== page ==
I’ve wondered about trying to write a novel. But I can never think up a story to tell that’s more exciting than the one I’m living, with all its highs and lows. God’s stories in the Bible strike me the same way. But his include the kinds of details I’d hide if I were writing mine.
I wonder why.
Today’s passage includes two stories of failing from the family God’s chosen to use to bless all nations through. It’s another post about the God who stops at nothing to bring about his plan to save us, using even the wickedness and foolishness of his own faithless people for his good purposes.
God prefers that we trust and obey him, of course, but he doesn’t let unbelief and rebellion get in his way. He weaves in both the faithful and the faithless, and sometimes they’re two parts of the same person–the lies of Abraham, the scheming of Sarah, the favoritism of Isaac and Rebekah, the pining of Leah, the idolatry of Rachel, the deceit of Jacob, and today, Jacob’s ruthless sons.
These are the ones he uses in Genesis to tell his story of seeking and saving. Not stellar people. Broken ones. Only God could weave a story so good from so little goodness. Only God can bring someone holy out of so much sin–a spotless Savior through a family of scoundrels and scalawags.
Jacob’s son, Joseph, is his pride and joy. The first son of his favorite wife, Rachel, and born in his old age, Jacob favors him over his other sons and gives him an elaborate coat to show it. It’s a source of pain for his eleven sons, and they hate him as a result. You’d think Jacob would know better than to play favorites, since he was wounded by his father’s favoritism of his brother, Esau. But he doesn’t. The sins of the father are passed on to the sons, Ge 37:3-4.
Joseph’s brothers also hate him for the dreams he shares with them, dreams about his rising over them and their bowing to him. Not only does their father esteem Joseph above them, Joseph’s own dreams do, too. Or at least, this is how it seems. Little do they know the prophetic nature of his dreams. All they know is they want to get rid of Joseph, so with murder in their hearts, they scheme, Ge 37:5-11.
When Jacob sends Joseph to check on his brothers and the flocks, Joseph makes a journey of some 60 miles on foot. When they see him coming, they make plans to kill him, but Reuben wants to spare him and get him back to Jacob. He suggests throwing him in an empty well instead, Ge 37:12-24.
While Reuben’s away, Judah says they should sell Joseph to a caravan coming through and make some money, so they do. Then they kill a goat, tear Joseph’s robe and dip it in its blood, show it to their father, and lie about what’s happened. Reuben goes along with the ruse. Jacob, broken hearted, grieves so hard he wishes he were dead with his son, Ge 37:25-35.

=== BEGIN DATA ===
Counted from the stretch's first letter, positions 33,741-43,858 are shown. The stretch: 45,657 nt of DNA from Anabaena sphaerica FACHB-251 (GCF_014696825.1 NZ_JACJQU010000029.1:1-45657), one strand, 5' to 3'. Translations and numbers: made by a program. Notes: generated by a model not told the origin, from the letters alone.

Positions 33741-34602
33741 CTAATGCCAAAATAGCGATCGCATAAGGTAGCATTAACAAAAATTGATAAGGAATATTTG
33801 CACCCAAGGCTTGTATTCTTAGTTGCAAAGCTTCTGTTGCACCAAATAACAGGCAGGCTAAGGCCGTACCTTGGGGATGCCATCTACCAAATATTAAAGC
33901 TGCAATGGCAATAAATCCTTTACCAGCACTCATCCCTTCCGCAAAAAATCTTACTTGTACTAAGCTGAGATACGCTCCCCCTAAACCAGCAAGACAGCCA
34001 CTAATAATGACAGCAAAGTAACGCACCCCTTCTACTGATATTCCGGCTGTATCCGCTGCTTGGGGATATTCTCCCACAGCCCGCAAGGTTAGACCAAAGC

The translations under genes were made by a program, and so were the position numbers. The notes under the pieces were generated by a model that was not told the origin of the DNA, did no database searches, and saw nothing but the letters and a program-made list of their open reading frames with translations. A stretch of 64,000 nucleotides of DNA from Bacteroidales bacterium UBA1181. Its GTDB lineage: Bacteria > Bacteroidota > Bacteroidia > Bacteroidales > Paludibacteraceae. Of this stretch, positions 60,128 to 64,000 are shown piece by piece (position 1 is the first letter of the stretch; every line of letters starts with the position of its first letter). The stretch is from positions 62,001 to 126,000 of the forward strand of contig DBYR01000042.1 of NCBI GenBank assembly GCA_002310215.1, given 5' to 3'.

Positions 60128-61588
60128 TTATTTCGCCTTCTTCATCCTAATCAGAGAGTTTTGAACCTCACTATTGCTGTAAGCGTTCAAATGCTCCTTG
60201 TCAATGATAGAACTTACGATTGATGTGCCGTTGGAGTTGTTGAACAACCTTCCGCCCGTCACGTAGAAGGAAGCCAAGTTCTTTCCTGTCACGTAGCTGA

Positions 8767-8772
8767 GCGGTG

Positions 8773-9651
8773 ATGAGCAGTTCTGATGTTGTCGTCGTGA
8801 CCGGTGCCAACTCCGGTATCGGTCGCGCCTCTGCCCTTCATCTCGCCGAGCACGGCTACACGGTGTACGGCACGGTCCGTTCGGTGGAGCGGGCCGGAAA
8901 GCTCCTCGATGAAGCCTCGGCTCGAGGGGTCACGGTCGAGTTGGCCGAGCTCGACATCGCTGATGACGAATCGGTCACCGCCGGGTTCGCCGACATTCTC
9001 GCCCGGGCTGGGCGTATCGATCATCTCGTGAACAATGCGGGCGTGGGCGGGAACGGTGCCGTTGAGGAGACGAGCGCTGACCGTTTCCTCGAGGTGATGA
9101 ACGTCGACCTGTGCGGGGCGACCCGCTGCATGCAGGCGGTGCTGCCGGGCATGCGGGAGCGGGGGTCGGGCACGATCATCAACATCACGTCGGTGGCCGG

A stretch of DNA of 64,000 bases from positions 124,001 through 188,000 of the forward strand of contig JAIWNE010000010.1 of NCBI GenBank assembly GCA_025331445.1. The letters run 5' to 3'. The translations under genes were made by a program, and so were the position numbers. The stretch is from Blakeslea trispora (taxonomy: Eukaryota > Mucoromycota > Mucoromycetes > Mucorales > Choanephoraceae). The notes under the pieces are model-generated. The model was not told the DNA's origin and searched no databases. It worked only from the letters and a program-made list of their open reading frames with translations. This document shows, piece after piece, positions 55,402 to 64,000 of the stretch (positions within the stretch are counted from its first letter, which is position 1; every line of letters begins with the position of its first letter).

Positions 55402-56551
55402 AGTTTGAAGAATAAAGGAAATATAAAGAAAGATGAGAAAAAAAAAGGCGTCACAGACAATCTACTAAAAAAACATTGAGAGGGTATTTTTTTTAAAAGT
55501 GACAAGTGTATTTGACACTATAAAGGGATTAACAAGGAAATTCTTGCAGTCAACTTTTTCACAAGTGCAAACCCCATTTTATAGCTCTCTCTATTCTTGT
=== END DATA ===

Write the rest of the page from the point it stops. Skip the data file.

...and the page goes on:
Joseph is taken to Egypt where he’s sold as a slave to Potiphar, one of Pharoah’s officials and captain of his guard, Ge 37:36.
I know a lot of dysfunctional families, but none as corrupt as this one. It’s easy to miss the shocking depravity in a story I’ve heard since I was ten. But today the dust blows away, and I feel the intense hatred of these ten brothers. It’s a hate so fierce, they’re willing to take Joseph’s life and their father’s happiness to get rid of him. They only end up saving him for their financial benefit. The sad truth is, they’re an awful lot like their father, as we’ve already seen him, (for the story of Jacob, see https://iwantmore.blog/2021/01/13/humble-pie/).
God uses these people to bring about his chosen nation, and his blessing, and the story of salvation, and through them, the Savior of the world?
Oh my word.
What happened to the good people who trust God in Bible stories? I’m realizing as I read the Bible, there just aren’t many. And the ones I find often have sin issues, too. Doesn’t God mind how these people make him look? “With friends like these, who needs enemies?”
Welp, it gets worse–or better–depending on how you look at it.
The scene switches to Jacob’s son, Judah, who leaves his family and settles down with a Canaanite wife. Intermarrying with the Canaanites has already been discouraged, as Abraham and Isaac have insisted their sons marry inside their family. But Judah doesn’t mind venturing out and looking elsewhere for a suitable wife, Ge 38:1-2.
He has three sons and he finds a wife, Tamar, for his firstborn. His son suddenly dies and leaves her without a child. The custom of the time is that the brother next in line would marry her and produce an heir for his brother, which becomes the retirement plan for his widow (since children supported parents in their old age). The next brother enjoys Tamar, but refuses to honor the custom of giving her a child, which is wicked in God’s eyes, so he dies. And now, twice widowed, Tamar turns her eyes to the last son, still a child, Ge 38:3-10.
Judah sends her home to live with her father “until my son Shelah grows up,” but in reality, he’s afraid that Shelah will die married to Tamar, too, just like his brothers. Superstitious, he has no intention of giving Tamar to Shelah as a wife, which is Judah’s duty as her father-in-law, Ge 38:11, (http://enduringword.com/bible-commentary/genesis-38/).